In praise of UD and woodland adventures

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UD is full of opportunity for adventure. Photo by Annabelle Nicholas.

“It’s a dangerous business, Frodo, going out your door,” says Bilbo Baggins. “You step onto the road, and if you don’t keep your feet, there’s no knowing where you might be swept off to.”

I never thought this quote would apply to me because my world is UD’s campus. I longed for an adventure, but I did not know where to look. How could I, when the world I knew was so small like the Shire? 

The answer came to me as I spent a day hiking in the woods behind the sports fields that contain the path leading to the Mary statue. Last week, I decided to explore new paths. After wandering around, I found myself at a train track with a peculiar stalled train. 

I thought to myself, “Everything I saw today — the woods, the train tracks, and the train I discovered was an adventure and like a quest!” At that moment, I knew I could no longer keep these woods to myself. 

The woods are wonderfully quiet during the day. Almost no one has been in the woods whenever I have walked there. The silence of the woods contrasts the noise found on campus. 

Many of my friends concur. Freshman English major Amelia Ebent said, “It’s a refreshing silence and peace that allows one to reflect.”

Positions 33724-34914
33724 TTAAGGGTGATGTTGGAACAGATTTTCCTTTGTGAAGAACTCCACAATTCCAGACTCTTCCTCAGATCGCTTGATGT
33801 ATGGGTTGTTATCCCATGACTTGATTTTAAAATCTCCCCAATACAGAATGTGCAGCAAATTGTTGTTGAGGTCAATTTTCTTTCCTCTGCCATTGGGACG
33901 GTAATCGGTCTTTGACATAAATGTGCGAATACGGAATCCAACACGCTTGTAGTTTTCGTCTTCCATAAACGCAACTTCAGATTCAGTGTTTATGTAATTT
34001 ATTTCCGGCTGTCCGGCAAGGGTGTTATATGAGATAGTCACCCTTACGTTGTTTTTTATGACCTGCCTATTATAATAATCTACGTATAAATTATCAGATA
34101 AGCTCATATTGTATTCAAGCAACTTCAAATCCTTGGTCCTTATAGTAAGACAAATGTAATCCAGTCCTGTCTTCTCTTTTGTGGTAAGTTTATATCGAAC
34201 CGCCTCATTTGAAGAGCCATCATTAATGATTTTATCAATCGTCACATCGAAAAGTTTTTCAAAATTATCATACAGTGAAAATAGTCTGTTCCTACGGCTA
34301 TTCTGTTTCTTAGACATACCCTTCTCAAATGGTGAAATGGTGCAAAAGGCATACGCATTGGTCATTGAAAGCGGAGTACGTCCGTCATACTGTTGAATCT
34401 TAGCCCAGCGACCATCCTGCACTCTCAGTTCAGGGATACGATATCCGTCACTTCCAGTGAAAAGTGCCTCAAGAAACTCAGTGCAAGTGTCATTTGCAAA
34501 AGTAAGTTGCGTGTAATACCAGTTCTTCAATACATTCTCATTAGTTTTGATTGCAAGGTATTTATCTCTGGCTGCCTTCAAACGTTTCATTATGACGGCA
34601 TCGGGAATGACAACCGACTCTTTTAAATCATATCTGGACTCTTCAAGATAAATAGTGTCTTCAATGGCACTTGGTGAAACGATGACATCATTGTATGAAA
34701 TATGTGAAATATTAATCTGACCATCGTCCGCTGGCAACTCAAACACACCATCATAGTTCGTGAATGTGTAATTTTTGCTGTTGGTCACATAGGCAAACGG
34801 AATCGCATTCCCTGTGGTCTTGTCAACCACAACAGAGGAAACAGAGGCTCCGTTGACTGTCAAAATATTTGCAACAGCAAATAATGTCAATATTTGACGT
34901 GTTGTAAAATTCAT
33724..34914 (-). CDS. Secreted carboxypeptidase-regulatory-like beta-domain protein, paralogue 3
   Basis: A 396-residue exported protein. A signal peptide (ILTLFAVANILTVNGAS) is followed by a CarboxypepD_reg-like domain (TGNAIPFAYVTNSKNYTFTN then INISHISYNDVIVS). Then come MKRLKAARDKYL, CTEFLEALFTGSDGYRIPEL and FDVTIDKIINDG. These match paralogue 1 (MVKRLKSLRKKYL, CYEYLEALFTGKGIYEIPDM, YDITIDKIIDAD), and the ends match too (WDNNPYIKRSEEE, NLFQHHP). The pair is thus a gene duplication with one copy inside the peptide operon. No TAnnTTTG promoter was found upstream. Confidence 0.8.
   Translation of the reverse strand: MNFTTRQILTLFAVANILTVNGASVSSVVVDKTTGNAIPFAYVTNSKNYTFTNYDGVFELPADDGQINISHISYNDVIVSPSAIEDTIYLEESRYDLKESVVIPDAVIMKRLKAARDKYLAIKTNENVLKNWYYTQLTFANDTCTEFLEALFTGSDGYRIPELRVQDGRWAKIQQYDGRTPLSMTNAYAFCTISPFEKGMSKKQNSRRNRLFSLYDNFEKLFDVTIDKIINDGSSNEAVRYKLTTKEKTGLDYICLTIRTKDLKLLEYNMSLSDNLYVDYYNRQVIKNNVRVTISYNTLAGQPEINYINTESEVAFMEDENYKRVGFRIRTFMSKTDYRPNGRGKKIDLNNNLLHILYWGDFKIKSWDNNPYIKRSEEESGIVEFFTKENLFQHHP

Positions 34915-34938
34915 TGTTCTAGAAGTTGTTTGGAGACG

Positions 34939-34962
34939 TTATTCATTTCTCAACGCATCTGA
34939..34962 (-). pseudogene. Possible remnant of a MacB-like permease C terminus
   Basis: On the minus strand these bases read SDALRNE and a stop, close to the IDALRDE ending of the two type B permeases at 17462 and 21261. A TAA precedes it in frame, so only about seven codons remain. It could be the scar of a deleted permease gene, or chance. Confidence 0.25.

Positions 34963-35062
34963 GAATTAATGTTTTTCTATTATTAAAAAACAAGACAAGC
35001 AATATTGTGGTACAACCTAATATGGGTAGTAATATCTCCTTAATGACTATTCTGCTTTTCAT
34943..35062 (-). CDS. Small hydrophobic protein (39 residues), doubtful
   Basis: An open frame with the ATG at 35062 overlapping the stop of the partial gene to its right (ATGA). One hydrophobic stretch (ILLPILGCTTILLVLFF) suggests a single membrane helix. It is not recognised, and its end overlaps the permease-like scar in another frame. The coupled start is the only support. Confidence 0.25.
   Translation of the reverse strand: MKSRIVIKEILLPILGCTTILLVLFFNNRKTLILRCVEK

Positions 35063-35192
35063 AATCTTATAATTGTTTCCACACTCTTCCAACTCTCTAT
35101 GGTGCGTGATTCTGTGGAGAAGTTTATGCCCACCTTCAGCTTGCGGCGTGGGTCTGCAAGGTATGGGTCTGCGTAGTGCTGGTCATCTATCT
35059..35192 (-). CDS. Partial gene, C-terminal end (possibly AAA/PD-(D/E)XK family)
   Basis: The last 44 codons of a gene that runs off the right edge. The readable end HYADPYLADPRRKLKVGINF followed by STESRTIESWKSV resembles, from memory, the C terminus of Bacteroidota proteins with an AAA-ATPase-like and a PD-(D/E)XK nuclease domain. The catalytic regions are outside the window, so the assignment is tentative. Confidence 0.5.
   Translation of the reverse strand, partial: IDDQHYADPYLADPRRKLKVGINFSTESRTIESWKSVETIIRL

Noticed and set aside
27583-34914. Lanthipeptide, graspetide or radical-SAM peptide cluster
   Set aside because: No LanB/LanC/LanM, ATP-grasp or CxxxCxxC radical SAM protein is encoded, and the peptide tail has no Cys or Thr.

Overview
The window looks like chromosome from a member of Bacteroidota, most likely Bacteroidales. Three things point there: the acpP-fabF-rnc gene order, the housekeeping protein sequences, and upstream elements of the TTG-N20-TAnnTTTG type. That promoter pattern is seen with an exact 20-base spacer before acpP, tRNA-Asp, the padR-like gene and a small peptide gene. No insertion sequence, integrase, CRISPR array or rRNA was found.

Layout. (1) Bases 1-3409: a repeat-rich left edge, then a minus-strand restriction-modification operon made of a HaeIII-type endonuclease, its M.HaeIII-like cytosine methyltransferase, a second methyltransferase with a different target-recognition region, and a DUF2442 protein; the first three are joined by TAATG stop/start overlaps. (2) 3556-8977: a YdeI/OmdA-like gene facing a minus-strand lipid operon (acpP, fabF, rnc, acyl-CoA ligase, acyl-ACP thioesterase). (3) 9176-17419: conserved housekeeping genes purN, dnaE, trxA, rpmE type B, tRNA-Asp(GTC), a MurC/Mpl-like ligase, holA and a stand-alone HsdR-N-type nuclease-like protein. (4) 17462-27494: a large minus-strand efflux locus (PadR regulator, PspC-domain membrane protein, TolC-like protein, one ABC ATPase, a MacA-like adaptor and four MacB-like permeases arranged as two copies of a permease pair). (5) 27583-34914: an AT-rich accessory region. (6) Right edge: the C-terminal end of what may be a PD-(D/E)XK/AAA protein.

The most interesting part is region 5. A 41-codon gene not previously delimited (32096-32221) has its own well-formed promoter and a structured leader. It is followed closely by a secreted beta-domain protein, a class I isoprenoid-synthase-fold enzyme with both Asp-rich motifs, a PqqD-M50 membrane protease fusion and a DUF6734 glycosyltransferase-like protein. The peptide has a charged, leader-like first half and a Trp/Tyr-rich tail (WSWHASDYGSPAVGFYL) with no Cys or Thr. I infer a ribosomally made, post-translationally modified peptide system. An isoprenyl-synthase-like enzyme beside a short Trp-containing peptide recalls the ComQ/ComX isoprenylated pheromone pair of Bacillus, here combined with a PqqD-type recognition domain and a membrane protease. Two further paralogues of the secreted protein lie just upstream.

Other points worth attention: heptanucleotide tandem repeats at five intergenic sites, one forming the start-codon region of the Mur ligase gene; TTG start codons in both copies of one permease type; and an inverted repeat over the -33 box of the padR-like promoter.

Owen Embree, a freshman classes and math major, noted the benefits of the woodland solitude. “It’s a peaceful place to walk into.”  

“Whenever I’m having a bad day, I’ll put on my headphones and walk through the woods,” agreed freshman Katie Shipley. “It always amazes me how vast and peaceful it is.” 

For those who want to get away from the hustle and bustle of life, the woods are the place to be. 

Somehow, there is always beauty to be found in the quiet. The openness of the scenery enables one to be free to find oneself on a grand adventure. 

Thus, walking through the woods is like a breath of fresh air. Even getting lost in the woods is an exciting opportunity. Every path winds and curves so much that it feels like a maze, always  presenting new places for me to explore. 

In the woods, I find my peace because I can leave the world of UD behind. There, I can just forget my troubles. I can be myself because I feel that I am somewhere else. 

I can pretend that I’m in Middle-Earth, going through Fangorn, Lothlorien or the Old Forest. Even though I am stuck on campus, the possibilities of imagination are endless. While I most certainly will never walk to Mordor to destroy the One Ring, I can always go to the woods to have a wonderful hike. 

“It is a blessed thing to have an imagination that can always make you satisfied, no matter how you are fixed,” Mark Twain said. Even if your world is just campus, it can be a broader expanse. Once you find a place on campus where you are free just to let your imagination run wild. It’s certainly possible!

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